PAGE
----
July 9, 2005, a banner day in our family. What better way to celebrate my eldest daughter’s upcoming 16th Birthday than a Mother-Daughter hike up the Kolekole Pass? So, with lunch cooler and camera gear in hand, off we went. The day promised memorable adventures, but who would have thought when that clear Saturday dawned that we would have the adventure of a lifetime? Everything started out ordinarily enough…
The hike wasn’t a difficult one, and as we began we walked with ease, chatting happily while admiring the scenery along the way. The wide trail soon narrowed, winding through trees, becoming root-strewn and steeper as we went. We could see blue skies through the needle-laden limbs of the little pine forest we passed. The landscape surprised us by opening suddenly into a wide, grassy clearing where we decided to rest and eat our lunch.
Filled to the full with food, water, and the beauty of our surroundings, we continued our hike. We had the trail to ourselves as we forged ahead. Slowly the path became steeper and rockier until we had to use the tree roots for secure footing. Ahead I spied the steepest incline yet and above it a rope that resembled a hand-rail. Below us were innumerable trees descending a treacherous slope.
The rope ran horizontally between two of the smaller trees. Leaves obscured the path ahead, but we doggedly pressed on. One of the things I adore most about my eldest daughter is her unflagging cheerfulness. Quick to laugh, she never seems to be without a smile. She also possesses the grace of a ballet dancer, clearly seen in the way she skipped across the rope-bordered path. Supported by the tree on the other end, she waited for me to take my turn across.
After about 3 steps I knew I was in trouble. The ground was literally slipping away beneath me! Knowing instinctively that my only hope was to lower my center of gravity, I quickly sat down to stop the downward slide my feet were taking. Trapped in the middle of the path, unable to go either forward or back (any small movement started the landslide all over again), I had a flash of memory.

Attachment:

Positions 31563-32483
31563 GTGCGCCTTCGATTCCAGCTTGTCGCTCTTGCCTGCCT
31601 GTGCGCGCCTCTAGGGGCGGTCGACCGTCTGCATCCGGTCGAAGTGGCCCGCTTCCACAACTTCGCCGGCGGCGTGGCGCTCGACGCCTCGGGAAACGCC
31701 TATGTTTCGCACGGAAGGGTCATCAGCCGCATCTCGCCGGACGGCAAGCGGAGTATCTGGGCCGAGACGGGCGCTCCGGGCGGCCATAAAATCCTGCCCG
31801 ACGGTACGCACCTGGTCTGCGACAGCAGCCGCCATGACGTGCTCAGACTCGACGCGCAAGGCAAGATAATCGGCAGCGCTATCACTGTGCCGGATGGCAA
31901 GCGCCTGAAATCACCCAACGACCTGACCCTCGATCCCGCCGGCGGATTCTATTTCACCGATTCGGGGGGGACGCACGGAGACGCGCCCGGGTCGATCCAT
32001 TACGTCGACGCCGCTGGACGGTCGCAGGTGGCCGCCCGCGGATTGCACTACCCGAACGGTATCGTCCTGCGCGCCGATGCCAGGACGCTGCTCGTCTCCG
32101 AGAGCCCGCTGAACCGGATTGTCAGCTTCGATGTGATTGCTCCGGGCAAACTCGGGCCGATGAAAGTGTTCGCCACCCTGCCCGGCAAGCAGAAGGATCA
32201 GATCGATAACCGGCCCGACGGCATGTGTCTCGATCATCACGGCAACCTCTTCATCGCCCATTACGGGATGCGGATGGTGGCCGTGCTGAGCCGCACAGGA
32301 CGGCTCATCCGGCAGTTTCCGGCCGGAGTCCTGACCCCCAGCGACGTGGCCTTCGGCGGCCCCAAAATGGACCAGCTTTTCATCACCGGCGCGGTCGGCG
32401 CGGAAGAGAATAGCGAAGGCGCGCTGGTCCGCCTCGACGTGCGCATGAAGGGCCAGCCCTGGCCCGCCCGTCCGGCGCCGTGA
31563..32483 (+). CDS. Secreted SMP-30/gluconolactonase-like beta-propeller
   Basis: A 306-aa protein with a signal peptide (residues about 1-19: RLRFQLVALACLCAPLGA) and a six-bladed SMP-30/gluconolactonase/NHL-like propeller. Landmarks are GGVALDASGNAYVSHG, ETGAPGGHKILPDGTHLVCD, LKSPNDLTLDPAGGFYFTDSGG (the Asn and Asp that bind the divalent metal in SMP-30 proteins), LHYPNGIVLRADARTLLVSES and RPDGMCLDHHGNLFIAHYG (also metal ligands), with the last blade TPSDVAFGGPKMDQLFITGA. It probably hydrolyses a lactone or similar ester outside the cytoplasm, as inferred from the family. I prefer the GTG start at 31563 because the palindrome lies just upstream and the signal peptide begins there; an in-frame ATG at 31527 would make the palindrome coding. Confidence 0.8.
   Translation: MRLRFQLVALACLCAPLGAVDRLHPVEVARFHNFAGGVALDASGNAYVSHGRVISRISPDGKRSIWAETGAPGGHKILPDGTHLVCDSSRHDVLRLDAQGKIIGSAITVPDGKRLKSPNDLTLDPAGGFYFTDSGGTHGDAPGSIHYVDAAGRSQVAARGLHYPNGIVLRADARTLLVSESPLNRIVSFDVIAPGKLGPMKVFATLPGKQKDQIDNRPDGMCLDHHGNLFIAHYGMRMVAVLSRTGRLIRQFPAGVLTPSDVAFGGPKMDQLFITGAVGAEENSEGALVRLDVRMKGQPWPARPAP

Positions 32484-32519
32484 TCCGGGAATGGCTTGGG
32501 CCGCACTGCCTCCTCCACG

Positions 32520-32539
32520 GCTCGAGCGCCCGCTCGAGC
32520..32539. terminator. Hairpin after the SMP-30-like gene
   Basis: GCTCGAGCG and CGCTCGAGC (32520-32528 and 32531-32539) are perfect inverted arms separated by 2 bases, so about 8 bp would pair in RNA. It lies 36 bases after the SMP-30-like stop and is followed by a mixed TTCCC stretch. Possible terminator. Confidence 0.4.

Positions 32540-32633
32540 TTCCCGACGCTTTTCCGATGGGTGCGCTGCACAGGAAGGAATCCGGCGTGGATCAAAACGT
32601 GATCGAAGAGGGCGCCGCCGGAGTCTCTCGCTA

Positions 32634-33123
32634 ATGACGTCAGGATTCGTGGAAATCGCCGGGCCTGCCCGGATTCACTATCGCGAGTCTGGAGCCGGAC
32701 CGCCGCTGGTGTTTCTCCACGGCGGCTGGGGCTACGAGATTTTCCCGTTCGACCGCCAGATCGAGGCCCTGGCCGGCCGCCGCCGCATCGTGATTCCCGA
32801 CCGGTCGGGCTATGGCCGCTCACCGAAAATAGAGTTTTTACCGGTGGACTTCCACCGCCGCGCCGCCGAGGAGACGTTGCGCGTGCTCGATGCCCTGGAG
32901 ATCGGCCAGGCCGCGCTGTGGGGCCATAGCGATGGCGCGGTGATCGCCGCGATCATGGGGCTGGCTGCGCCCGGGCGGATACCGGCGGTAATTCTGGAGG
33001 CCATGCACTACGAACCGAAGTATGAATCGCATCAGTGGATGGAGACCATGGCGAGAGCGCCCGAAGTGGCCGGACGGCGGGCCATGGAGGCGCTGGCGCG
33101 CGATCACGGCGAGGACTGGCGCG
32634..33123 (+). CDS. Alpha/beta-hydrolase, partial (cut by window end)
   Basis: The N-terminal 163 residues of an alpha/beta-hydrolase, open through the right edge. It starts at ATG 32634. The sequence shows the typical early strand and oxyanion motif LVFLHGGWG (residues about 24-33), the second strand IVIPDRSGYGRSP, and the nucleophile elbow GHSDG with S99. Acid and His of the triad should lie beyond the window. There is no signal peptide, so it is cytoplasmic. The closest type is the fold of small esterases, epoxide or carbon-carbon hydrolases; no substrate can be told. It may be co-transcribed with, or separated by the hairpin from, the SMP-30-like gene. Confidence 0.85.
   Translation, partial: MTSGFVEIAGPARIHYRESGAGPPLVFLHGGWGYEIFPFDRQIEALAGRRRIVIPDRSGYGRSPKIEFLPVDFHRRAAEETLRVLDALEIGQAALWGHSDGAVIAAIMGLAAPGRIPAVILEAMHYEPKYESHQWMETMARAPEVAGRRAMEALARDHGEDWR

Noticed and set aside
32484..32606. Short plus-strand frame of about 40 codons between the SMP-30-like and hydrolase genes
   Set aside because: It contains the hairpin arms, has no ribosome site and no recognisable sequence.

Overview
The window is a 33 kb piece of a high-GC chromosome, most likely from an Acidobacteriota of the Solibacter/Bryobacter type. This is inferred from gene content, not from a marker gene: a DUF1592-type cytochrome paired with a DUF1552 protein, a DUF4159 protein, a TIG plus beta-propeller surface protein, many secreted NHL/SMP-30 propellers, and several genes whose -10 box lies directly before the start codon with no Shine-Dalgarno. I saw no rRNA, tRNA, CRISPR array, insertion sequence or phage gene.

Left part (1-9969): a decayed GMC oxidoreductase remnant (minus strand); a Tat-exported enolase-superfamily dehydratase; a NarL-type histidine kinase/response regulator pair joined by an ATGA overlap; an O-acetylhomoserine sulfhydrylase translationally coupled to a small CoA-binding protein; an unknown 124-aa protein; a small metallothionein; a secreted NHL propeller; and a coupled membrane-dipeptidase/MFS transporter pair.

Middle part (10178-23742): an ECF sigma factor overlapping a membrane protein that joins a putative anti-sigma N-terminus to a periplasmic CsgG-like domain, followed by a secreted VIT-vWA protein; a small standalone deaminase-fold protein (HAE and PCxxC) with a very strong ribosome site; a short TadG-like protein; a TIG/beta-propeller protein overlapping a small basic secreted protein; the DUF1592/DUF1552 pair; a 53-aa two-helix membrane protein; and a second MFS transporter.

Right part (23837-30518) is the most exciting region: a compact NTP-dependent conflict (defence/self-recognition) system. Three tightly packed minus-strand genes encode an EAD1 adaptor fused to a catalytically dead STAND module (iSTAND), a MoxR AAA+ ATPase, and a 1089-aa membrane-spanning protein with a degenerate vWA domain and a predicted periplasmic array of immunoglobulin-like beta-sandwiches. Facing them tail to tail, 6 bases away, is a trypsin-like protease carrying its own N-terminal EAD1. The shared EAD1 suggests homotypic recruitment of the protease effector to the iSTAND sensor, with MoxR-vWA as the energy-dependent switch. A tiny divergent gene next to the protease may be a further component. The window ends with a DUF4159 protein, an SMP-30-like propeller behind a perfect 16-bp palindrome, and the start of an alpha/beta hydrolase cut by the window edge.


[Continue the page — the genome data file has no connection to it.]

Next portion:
Stationed in Hawaii the summer of 2003, I never thought I could love a place as much as I did the balmy island we then called home. I knew it was a temporary (3-yr.) duty station, and we had recently learned the Army would take us from there 6 months earlier than expected. At that time, I had been saying, “I could be buried here” simply meaning I’d love nothing more than to spend the rest of my life on this island paradise. But that day, celebrating 16 years with my daughter, struggling to hang onto a melting path, looking over a precipice I knew I’d never survive, I laughingly prayed, “This isn’t what I meant, Lord.”
Survival mode kicked in. Putting the camera bag on the ground beside me to provide even more stability, I instructed my daughter to sit down next to the rope and follow me back to the other side (I still wonder how she had managed to skip across the nonexistent path in the first place). She obediently complied and very slowly we inched our way to the first tree, breathing a sigh of relief when we finally had firm ground to stand on. The time spent on that path felt like hours, but, while likely only moments, it is still firmly etched in my memory some 7 years later.
Looking at my daughter, alive and well, I apologized for celebrating her Birthday by almost bringing about her death. The climb back down was uneventful except for the laughter that accompanied our banter. We were very happy to be alive and unharmed from our recent ordeal. Back home we smiled as we told the story animatedly, but the truth is I thought we’d never come back from that one! In spite of the dangerous circumstances we were in, we will always be able to say we remember well how we celebrated my daughter’s coming of age.